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Bush adminsitration wants to cut Section 8 program by 30 percent by 2009.


Penninsula Daily News, June 9, 2004

PORT ANGELES -- They are poverty-level women with children who have lived in tents, parking lots, tiny travel trailers and shacks without plumbing or electricity.

Tina Paschich, Donna Trump and Vicki Guthrie -- believing those days were gone -- once again face the imminent, grim prospect of homelessness.
They are three of 32 low-income families or individuals scheduled to lose their Clallam County Housing Authority Section 8 subsidies. The housing authority's Section 8 program is one of thousands around Washington and the U.S. that are the target of Bush administration cuts.

Paschich, a 37-year-old mother of four children, lived in a tent from park to park around the county -- even resorting to a short stint in a van at Wal-Mart parking lot before she and her family found a St. Vincent de Paul-paid motel. They ended up at Serenity House homeless shelter, then were accepted for a subsidized apartment at Evergreen Family Village, the county's transitional housing for homeless families.

``That was a long time for me to be homeless,'' Paschich said, recalling about two years of living without a roof overhead.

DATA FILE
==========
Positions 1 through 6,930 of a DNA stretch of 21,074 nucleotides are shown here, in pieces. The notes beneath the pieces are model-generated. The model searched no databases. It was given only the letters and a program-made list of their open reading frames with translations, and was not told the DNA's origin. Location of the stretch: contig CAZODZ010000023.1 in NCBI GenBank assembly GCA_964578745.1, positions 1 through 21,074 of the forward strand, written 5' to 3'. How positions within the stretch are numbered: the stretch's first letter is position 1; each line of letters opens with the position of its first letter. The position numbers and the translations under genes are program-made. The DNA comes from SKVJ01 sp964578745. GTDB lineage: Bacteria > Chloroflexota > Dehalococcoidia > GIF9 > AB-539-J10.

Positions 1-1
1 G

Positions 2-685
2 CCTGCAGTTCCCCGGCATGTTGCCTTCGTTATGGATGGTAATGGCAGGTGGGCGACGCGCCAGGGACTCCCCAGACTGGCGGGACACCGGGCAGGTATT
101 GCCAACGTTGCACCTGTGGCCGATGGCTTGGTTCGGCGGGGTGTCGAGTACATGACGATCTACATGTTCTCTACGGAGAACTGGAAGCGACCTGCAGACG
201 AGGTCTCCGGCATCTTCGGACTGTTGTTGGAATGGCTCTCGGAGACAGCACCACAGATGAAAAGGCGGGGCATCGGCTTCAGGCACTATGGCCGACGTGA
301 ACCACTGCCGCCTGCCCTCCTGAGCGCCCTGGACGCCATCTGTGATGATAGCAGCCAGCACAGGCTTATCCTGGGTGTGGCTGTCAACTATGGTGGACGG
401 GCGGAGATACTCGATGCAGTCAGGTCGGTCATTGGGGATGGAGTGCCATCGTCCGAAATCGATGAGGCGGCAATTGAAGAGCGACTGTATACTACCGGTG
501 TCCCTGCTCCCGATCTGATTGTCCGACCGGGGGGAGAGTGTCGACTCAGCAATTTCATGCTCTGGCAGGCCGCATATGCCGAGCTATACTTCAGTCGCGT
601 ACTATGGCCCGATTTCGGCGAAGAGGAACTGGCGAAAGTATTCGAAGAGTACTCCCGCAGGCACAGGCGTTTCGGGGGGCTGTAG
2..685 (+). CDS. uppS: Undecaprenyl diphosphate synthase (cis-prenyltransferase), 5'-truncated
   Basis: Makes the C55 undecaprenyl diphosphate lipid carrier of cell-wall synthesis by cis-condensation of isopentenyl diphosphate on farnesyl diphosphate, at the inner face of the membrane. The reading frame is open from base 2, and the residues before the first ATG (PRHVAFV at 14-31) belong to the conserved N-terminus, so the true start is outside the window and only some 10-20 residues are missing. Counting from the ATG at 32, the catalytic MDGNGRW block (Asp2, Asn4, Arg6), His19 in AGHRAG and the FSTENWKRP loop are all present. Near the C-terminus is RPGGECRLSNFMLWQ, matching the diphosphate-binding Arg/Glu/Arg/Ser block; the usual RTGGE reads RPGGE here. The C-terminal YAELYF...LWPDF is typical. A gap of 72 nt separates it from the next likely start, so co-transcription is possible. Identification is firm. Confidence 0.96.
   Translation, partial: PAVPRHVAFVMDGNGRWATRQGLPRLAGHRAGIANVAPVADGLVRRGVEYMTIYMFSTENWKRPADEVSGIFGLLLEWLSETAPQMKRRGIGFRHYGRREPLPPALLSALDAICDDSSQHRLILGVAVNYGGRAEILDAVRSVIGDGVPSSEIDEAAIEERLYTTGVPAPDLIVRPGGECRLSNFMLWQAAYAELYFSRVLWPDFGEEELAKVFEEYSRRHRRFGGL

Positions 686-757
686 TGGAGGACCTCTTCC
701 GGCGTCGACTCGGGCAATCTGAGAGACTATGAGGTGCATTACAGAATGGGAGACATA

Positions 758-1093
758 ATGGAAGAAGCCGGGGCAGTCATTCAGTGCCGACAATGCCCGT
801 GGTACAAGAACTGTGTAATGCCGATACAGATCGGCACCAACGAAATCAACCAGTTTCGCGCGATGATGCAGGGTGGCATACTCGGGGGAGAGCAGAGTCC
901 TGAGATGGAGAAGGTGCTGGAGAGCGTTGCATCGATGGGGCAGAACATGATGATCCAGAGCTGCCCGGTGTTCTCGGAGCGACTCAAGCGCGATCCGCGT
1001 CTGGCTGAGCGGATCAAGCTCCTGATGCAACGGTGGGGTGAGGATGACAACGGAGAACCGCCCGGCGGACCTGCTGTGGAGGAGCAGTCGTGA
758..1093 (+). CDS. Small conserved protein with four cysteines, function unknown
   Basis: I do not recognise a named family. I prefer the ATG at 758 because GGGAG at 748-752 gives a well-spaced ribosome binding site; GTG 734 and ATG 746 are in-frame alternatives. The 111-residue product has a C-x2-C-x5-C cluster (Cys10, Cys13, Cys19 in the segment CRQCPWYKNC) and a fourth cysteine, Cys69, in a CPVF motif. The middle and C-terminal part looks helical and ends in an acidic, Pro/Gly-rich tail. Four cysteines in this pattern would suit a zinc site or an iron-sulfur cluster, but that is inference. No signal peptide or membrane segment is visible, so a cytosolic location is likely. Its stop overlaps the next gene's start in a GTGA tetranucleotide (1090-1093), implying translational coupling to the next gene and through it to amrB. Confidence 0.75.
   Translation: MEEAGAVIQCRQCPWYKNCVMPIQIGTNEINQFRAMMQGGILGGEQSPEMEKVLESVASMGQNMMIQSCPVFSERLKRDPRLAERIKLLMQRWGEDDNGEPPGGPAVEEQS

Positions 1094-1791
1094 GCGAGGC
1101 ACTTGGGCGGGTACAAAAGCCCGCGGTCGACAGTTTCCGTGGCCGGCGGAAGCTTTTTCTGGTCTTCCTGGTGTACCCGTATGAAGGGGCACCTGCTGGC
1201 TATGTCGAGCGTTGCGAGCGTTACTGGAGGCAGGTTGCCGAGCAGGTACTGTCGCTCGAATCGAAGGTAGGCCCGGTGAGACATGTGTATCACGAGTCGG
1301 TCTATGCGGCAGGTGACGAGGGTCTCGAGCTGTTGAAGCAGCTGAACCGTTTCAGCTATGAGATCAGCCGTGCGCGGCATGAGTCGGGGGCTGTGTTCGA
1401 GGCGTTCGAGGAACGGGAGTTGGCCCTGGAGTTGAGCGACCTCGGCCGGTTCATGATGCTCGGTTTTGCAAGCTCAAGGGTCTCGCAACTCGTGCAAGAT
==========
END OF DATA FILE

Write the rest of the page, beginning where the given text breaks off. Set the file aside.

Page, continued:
``So it is pretty scary that I could be out on the streets again. I could be living in tent again . . . I have nightmares about it.''

The Bush administration wants to cut $1.6 billion from the nation's Section 8 program in 2005, which will increase to $4.6 billion, or 30 percent of the program, by 2009.

Section 8 is the government's main housing program for the poor. The program provides rent subsidies for 2 million of the country's most vulnerable families and encourages private developers to build affordable housing.
Section 8 subsidies go primarily to families that live at or below the poverty level, in households that include children, disabled people or seniors. Families pay 30 percent of their income toward rent and Section 8 vouchers pay the rest.